5 Best Sports for Kids
Playing a sport can teach kids valuable life lessons that they can’t learn anywhere else. Not only do they get to go outside and burn off some energy, but they develop social skills by being an active team member, and learn how to keep a good attitude even when they lose. Nothing in life is done solo. Every action you take affects someone else either directly or indirectly. It’s important for kids to start seeing how they fit together with their own peer group, which can help them see their own strengths and weaknesses. Once you know your weakness, then you know what you need to do to grow.
- Soccer: In soccer, kids will learn agility, balance, and fine motor skills, along with the rules of the game. You have to be quick on your feet, and you’re constantly moving. Kids will learn how to communicate to each other and to think on the fly when they need to make snap decisions about where to pass the ball. You get up close and personal with the opposing team, which forces kids to learn how to address someone coming at them head on.
- Basketball: This is another sport where the kids will be constantly moving. There is little down time, which is great for getting the heart pumping. Basketball helps develop some agility as well, especially when cutting and dodging opponents on the court. You’re also a part of a team where you have to communicate and work together to win. Kids will also learn how to rhythmically dribble the ball, which is a great way to improve eye-hand coordination.
- Hockey: Balance and coordination are important skills kids learn while playing hockey. You have to learn how to maneuver well on skates to cut and chase after the puck. Then, you also have to learn how to handle your hockey stick without hitting others. It is a challenge for your mind and body to control many different things at one time. There are pads and helmets because sometimes players will bump into each other and the wall. This sport can get a little more physical than others, which can teach your child confidence and how to stand their ground. It will teach them not to back down when things get difficult, but to hunker down and stick with it to the end.
- Swim: Swim team is a great solo sport, though you still have a collective group score. There’s little to no contact at all, and you are racing against the clock. Kids will learn effective swimming techniques that they can use for the rest of their lives. When you swim, you use every single muscle in your body to move forward. It’s also a challenging cardio exercise because you have to control your breathing by holding your breath. Kids will learn coordination, they will gain confidence in the water, and they can focus on making personal improvements. It’s easier to see results and changes when you have a clock to record your efforts, making this the perfect sport for goal-oriented kids. Over the course of a swim season, you can look back and see how much better you’ve gotten by seeing how much time you shaved off of a distance swim.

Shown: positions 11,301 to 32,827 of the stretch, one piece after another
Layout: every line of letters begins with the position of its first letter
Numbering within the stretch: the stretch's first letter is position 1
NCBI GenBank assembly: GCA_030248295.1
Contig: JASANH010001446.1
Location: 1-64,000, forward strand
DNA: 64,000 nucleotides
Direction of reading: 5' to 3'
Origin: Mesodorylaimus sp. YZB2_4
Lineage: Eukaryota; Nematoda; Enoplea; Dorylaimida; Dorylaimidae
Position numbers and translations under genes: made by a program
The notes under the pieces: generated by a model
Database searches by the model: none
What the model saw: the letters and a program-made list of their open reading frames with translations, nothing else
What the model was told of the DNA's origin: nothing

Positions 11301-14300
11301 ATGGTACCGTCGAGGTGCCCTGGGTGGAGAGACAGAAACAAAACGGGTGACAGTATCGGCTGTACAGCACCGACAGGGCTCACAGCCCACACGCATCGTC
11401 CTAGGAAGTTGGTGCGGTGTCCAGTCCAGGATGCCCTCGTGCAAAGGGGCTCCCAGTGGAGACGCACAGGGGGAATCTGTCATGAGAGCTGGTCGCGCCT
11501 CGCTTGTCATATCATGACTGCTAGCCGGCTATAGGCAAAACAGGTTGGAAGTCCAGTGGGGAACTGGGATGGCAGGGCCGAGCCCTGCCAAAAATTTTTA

- Football: The American classic sport of football is usually one that boys flock to. Kids love this sport for the close camaraderie, the high physical contact, and the fast pace of the game. There are times where you get to rest and regroup, and times where you sprint and tackle opponents. Constant close contact may make some parents nervous, but it can be an important learning tool for kids. Football teaches kids about confrontation, how to address problems head on, and it can give them confidence. Besides, the padding and helmets nowadays are miles ahead of where they were even 10 years ago.
Sports are a great way for your child to get involved in school and make new friends. They will learn to develop important life skills while doing something they love. Sports can also be a great way for parents to get involved in their child’s life. Play along or cheer them on whenever you get the chance! You have something that bonds you together, and you can watch your child grow and learn alongside them. It’s ok if they fall down once or twice. The most important thing to them is that you are there supporting them in what they want to do.